As Dan wrote earlier, ABC News is reporting that Marco Rubio is taking "concrete steps" toward running for president in 2016, forgoing a Senate re-election campaign in Florida. He'd been shuffling forward with baby steps previously; this seems like a leap in that direction. He has stated unambiguously in the recent past that he would not run for two offices simultaneously and denied that he'd angle for the state's Republican-controlled legislature to change existing law to allow him to do so. This would be an all-in proposition. It's conceivable that he could run in the presidential "proto primary," gauge how he fares, and possibly file in time for a Senate re-election effort if he gets the sense that his chances of securing the nomination are less robust than he'd hoped. But if he proves to be major player this cycle -- and given his talent and existing brand, with the 'beware Zogby polls' caveat in place, that's a strong possibility -- he'll either end up as President (or Vice President) of the United States, or out of government. Rubio has obviously weighed all of the various factors carefully and decided to take this gamble, but it most assuredly is a gamble. Why?
(1) The Jeb and Money Factor: He'll be challenging his mentor, Jeb Bush, head-to-head, bucking the conventional wisdom that this scenario was far fetched. The Senator has been pouring cold water on the notion that the two couldn't run against each other for a few months, but the potential setbacks Rubio might incur by doing so aren't insubstantial. Bush is honing a fundraising juggernaut, gobbling up crucial major Florida donors; can Rubio raise the type of cash he needs to run a serious primary campaign with one of his arms tied behind his back?
(2) Primary Pitfalls: Rubio was elected to the Senate in the 2010 wave as a Tea Party candidate. He's developed a conservative voting record over four years in the upper chamber and is a powerful advocate on behalf of conservative causes. But in many conservative voters' minds, his membership among the so-called 'Gang of Eight' on immigration reform is a serious black mark on his score card. Some may respect his effort to tackle a difficult problem, but the base was almost uniformly against the flawed legislation that ultimately emerged, which Rubio tirelessly promoted and defended. He's changed his tune a bit since the bill died in the House, sharply criticizing President Obama's executive amnesty; might this quasi flip-flop assuage conservatives' concerns? By the same token, might it be a general election vulnerability? In any case, it seems clear that there will be room to his left and right in the primary field -- which may actually end up being a sweet spot for him. He's one of a handful of prospective candidates who could eventually fit the bill as a consensus/compromise nominee, with another being Scott Walker.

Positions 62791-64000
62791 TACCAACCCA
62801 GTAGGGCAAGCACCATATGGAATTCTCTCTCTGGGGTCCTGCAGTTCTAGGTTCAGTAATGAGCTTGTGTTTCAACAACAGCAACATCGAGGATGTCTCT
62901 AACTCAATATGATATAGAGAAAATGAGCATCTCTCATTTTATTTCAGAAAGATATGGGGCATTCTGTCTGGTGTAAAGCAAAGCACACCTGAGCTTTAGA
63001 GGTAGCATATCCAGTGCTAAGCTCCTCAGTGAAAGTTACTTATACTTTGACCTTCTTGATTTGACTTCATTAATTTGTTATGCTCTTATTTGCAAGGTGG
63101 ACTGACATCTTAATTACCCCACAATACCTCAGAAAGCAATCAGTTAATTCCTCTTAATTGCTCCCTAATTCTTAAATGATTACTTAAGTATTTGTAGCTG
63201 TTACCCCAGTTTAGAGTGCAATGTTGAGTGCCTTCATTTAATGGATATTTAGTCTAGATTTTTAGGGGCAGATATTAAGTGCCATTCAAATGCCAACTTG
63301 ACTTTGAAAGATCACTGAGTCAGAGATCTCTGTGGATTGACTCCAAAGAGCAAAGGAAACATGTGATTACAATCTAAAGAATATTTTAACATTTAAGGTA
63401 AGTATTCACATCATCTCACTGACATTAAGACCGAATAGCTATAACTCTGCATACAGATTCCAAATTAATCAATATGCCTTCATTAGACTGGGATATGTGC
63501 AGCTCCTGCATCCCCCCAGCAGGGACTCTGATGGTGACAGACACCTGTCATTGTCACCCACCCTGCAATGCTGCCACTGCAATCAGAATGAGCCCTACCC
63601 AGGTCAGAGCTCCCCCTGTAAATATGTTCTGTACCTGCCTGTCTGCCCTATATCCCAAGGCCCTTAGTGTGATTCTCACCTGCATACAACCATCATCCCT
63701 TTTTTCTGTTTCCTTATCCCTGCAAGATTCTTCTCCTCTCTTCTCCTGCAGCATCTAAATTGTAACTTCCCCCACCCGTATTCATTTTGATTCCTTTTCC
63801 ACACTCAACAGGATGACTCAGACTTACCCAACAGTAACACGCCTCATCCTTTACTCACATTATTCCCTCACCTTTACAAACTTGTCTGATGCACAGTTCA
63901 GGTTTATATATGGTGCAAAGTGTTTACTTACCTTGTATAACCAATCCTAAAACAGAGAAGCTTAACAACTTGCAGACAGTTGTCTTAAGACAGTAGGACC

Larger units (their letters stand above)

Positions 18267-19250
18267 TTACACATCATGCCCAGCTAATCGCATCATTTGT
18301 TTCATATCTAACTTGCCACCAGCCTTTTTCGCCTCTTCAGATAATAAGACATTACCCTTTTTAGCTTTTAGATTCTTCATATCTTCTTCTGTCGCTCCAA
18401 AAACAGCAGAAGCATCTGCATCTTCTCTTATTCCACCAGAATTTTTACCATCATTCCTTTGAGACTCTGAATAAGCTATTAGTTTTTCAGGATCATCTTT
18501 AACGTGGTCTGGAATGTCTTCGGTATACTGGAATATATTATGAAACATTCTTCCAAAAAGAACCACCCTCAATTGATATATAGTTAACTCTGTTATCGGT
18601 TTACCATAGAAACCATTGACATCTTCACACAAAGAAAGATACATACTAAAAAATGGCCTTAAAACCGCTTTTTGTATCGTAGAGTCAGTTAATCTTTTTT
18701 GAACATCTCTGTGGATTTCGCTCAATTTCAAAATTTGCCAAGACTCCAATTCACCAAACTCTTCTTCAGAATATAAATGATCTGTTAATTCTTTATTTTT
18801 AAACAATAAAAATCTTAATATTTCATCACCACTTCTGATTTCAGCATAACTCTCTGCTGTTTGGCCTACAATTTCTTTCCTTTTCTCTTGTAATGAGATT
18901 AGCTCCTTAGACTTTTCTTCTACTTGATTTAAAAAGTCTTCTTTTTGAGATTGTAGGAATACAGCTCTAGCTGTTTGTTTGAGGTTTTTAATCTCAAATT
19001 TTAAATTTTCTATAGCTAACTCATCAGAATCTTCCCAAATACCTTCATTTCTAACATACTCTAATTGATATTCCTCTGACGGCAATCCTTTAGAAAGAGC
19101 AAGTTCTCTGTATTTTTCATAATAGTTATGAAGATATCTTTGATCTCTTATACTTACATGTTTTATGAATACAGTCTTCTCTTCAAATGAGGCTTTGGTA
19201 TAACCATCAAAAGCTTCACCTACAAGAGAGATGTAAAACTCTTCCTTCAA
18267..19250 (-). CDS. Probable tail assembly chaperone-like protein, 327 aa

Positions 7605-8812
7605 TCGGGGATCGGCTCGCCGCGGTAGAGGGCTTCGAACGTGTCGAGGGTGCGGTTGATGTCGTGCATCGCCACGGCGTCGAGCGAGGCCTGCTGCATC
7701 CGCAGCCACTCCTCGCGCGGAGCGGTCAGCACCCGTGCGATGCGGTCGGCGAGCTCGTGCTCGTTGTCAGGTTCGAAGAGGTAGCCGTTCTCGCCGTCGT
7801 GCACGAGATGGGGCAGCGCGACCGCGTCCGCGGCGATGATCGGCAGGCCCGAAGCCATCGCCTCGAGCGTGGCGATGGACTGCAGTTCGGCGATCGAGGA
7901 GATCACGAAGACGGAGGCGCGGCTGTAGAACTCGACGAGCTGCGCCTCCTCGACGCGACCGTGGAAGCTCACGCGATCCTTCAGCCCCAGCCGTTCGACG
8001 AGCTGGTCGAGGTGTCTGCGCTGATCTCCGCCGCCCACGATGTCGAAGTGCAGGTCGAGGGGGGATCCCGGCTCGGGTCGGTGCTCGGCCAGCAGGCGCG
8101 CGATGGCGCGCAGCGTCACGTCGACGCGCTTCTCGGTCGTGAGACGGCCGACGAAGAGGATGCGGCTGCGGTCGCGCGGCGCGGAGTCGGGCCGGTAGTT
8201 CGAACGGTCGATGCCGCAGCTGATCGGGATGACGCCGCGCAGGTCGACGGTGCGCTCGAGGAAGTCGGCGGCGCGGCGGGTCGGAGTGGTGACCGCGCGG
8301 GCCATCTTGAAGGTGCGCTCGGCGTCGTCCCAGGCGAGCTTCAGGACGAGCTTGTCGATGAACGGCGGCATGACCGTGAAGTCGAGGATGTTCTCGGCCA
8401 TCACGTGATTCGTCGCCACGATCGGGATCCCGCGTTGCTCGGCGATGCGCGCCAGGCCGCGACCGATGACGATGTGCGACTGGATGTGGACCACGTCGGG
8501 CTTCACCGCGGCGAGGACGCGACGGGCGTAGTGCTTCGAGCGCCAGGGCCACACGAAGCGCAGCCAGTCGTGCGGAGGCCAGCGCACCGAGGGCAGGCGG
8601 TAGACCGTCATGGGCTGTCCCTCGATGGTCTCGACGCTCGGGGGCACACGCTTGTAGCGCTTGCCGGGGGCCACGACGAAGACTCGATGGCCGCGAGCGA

(3) Senate Landscape: Given the strength and size of the field that's shaping up, as well as Hillary Clinton's very formidable early position, even Rubio's most ardent fans must concede that there's a good chance that he will not be the next president. If that's the case, and assuming that he's not selected as a running mate on a successful ticket, Rubio is probably doing Senate Democrats a favor. His seat is up in 2016, and it'll be a battle either way. Rubio won a three-way race decisively in 2010, but only secured a plurality of the vote at 49 percent. In a presidential year, he would be the favorite, but not a shoo-in, to win a second term. Recall that Florida went blue in 2008 and 2012, and red in 2010 and 2014. If the state GOP needs to find someone else to hold that now-vacant seat (especially if the Democrats put forward a competitive/tough to pigeonhole nominee), there is a much greater chance of it being lost than if Rubio stays put.
(4) The Youth Factor: Rubio will be 45 on Election Day 2016, having served in the Senate for nearly one full term. He's emerging as an important and influential voice in that body, earning respect from his colleagues as a serious person. Walking this high-stakes tightrope places all of this work and his still-ascendant role within the party in jeopardy. Let's say he were to sit out the 2016 race, and a different Republican won. His earliest shot at another White House bid would be eight years later, when he'd be all of 53 years old. The same timeline could apply if Hillary wins and becomes a two-term president. Another wrinkle could be a 2020 challenge if Rubio decides she looks vulnerable. Either way, 12 to 16 consecutive years of Democrats in the White House would make the GOP desperate to win, and Rubio could present himself be a attractive option who checks an awful lot of 'boxes' for the party -- and who had never run previously. If he were to wait, Rubio could use the intervening years to burnish more credentials, consider a run for governor, and develop a few gray hairs that may help offset his very youthful appearance. His options, in other words, would be wide open. Sure, new and competing "rising stars" will certainly emerge over time, but Rubio's seasoning could put him at the head of the class well into the future. But, however, if he really is running in 2016, he'll be putting a lot of eggs into a single basket and potentially limiting his political future if he doesn't prevail.
As I stated at the outset, Marco Rubio is a smart man and a skilled political operator. Let's stipulate that nothing mentioned above comes as news to him. He's undoubtedly considered and agonized over all of the evidence, hypotheticals and dynamics, and has apparently arrived at the conclusion that 2016 is his moment. We'll know soon enough whether his gamble pays off.